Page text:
The life of a librarian isn’t always glamorous. It’s not all slowly taking off glasses and shaking my hair free of its conservative bun. There’s more to it than inspiring a love of reading and helping students work on projects. There’s also the thrill and excitement of fielding call after motherfucking call of people looking for the IT guy. Though no fault of the IT guy’s own (he’s super awesome), people think that because we work in the same room, I must have his schedule memorized and beyond that, I must actually tell him what to do, prioritizing tasks based on how loudly a person just yelled at me. Keep in mind, we have different offices and unique phone extensions. But I can’t make it to 9 am without fielding six or seven calls asking if Carlos is there and wondering if I could perhaps fix their computer issue for them. Sorry. I can’t. I’m kept too busy with wearing sensible shoes and shushing.
Isobel is kind of OCD when it comes to dirt. Rather, she really enjoys finding any speck of dirt on the floor that she can and immediately screams EW YUCKY DIRT DIRTY DIRT EW EW MESSY! Although I still find it amusing the 100th time as I did the first time, the fact that I have a toddler constantly on the lookout for dirt on the floors isn’t helping me feel accomplished. Between the kid and the cat and the leaves tracked in and out every time someone comes and goes… let’s just say there’s no shortage of crumbs or pieces of grass or shredded bits of couch for her to flip out over. I appreciate the sentiment, honey. But we’re just going to have to leave some of that dirt there for now.
Isobel is not fond of changing into her pajamas so I made a Big Deal one night of telling her she was going to wear her Owl Jammies. She has a marked affection for owls for some reason, and one set of her pajamas features a litle applique owl. Now every time it’s time to change into pajamas she starts shouting OWL JAMMIES! OOOOOWL! JAAAAMIES! HOOOOO! HOOOOO! Which is great, except that we have the one pair so she’s rewareded for her efforts about every third day. Basically I feel this proves something integral about parenting: sometimes the solutions you find lead to new, and even more inventive problems. Parenting is evolution at its most exhausting.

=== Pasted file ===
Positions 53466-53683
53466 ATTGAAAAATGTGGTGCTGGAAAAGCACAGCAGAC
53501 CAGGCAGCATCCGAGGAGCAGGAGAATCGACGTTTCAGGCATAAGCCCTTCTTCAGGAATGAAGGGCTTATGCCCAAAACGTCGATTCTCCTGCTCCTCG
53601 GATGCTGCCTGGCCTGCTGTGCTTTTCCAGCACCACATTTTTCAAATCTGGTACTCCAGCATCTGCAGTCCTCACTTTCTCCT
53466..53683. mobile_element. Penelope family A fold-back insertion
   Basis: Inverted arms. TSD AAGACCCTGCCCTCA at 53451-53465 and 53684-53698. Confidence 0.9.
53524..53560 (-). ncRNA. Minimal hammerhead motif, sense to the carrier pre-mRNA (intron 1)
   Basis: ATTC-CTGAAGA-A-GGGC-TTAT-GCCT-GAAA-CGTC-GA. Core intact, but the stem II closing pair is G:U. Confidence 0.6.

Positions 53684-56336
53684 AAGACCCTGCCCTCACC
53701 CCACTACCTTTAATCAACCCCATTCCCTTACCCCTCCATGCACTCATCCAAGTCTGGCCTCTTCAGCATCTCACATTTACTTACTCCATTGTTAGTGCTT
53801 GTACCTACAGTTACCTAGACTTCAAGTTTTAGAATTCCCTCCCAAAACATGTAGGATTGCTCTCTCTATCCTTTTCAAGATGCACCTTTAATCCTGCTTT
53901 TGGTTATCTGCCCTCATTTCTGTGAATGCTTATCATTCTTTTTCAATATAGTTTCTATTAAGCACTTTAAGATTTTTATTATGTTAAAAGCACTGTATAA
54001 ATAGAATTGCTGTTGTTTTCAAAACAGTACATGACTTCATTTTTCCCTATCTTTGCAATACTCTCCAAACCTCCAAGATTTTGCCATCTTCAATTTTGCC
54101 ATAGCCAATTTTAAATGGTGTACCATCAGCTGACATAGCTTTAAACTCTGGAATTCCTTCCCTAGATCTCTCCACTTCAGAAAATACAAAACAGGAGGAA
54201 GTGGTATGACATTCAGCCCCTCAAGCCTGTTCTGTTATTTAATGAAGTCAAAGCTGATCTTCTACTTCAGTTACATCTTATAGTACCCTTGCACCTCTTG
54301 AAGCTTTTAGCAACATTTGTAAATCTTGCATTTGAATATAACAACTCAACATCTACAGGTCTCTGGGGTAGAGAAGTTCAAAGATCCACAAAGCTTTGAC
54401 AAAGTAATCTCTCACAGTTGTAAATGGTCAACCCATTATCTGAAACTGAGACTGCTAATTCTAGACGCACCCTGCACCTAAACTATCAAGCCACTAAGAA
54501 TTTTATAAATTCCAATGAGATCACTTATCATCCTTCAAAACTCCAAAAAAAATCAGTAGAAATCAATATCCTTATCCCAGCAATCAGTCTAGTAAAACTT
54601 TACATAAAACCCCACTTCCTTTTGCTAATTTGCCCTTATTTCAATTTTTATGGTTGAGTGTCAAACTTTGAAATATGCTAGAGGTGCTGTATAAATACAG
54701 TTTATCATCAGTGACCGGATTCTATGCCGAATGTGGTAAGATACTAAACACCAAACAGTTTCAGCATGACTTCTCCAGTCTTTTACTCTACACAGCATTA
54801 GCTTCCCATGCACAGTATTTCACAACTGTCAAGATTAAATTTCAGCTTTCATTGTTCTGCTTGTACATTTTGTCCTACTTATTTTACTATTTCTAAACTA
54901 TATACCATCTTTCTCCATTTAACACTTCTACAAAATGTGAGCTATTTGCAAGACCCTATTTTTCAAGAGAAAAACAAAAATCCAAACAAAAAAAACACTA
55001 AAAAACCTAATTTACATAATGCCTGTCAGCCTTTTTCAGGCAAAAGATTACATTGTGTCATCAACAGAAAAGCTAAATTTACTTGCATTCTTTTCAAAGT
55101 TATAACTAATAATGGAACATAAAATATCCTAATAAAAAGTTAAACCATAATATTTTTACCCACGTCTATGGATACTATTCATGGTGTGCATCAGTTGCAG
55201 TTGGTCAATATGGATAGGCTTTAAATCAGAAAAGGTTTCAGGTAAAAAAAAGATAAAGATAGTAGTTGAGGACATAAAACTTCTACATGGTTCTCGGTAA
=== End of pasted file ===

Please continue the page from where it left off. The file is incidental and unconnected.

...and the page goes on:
I’ve had several
million coworkers have asked me when we’re going to have another baby. As if they were waiting for us to just reach into the ether and pull one out. I respond by tossing out a vague, “We’ll see,” or “eventually” because I suspect people would not be happy if I told them that I’m waiting until I can train Isobel to feed our cats without breaking things or dumping cat food all over the floor. You see when I was pregnant with Isobel, my sister moved in with us. When I became too huge to bend down or squat, it was her job to feed the cats. I realized that until I have a replacement cat feeder that doesn’t leave for business trips (sorry, husband) I can’t think of having another. Isobel trains every day, though, and is making great strides in her technique. I just hope my vintage milk-glass bowls survive.